WELLINGTON — Aupito William Sio described a horrific day as a youngster when police officers with German shepherd dogs arrived at his family’s home before dawn and flashed headlights in their faces, leaving his father helpless. For that New Zealand’s government apologized.
Sio, the minister for Pacific peoples, and Prime Minister Jacinda Ardern stated on Monday that the government will publicly apologize for the Dawn Raids, an infamous aspect of New Zealand’s history.
It was amid vigorous house raids by authorities to discover, prosecute, and deport overstayers in the mid-1970s that Pacific Islanders were targeted for deportation. Early in the morning or late at night, the raids were common.
However, he claims that when the government no longer required those employees, it turned against the Pasifika people.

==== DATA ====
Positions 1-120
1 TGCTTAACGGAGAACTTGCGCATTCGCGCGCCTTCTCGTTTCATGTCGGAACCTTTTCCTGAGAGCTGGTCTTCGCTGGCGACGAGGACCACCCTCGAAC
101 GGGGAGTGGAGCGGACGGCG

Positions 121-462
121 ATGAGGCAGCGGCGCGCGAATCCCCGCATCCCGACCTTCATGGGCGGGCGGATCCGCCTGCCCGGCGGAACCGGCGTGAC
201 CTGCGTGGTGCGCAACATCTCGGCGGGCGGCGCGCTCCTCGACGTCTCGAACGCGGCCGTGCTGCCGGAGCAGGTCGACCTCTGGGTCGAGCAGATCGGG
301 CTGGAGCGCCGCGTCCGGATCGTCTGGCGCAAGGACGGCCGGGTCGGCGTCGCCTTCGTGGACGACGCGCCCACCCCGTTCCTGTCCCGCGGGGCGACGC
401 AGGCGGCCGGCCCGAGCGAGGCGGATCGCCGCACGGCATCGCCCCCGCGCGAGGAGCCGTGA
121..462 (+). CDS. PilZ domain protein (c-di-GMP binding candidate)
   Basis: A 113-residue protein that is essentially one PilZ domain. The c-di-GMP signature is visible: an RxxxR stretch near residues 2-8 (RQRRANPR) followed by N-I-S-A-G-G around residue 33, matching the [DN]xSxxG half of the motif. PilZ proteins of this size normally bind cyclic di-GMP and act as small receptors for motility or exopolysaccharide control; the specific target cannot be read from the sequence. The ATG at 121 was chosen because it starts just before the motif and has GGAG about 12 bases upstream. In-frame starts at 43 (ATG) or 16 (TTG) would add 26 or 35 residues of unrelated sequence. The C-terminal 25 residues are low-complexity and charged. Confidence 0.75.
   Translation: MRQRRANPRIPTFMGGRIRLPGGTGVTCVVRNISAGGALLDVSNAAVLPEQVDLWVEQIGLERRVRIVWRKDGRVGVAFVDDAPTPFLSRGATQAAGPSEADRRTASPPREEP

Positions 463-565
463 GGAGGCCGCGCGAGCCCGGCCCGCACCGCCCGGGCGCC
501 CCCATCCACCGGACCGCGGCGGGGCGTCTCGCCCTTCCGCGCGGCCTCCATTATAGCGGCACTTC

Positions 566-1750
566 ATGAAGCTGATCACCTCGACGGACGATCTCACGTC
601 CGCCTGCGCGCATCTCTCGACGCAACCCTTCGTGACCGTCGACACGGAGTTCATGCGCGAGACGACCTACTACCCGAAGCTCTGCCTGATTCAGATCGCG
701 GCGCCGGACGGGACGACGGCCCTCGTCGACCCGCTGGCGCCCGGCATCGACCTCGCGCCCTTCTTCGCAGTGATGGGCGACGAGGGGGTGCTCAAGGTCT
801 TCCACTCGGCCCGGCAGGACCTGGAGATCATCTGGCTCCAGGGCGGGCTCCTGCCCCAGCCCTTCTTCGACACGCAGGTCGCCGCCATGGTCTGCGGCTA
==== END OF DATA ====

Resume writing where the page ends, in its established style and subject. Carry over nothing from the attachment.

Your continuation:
People who didn’t look like white New Zealanders were informed they needed to carry identification to prove they weren’t overstayers at the time, according to Ardern, and were frequently checked in the street, even at schools and churches. She claimed that Pacific people were frequently hauled into court in their pajamas and without legal representation.
“Not only were they targeted, but they were targeted using a demeaning procedure and procedure that frightened people in their homes “According to Ardern.
“The raids, and what they represented,” Ardern added, “created profound wounds.” “And, though we can’t undo our past, we can accept it and try to correct a wrong.”
Previous apologies included levying an entry tax on Chinese immigrants in the 1880s and bringing the terrible influenza pandemic to Samoa in 1918, which killed more than a quarter of the population.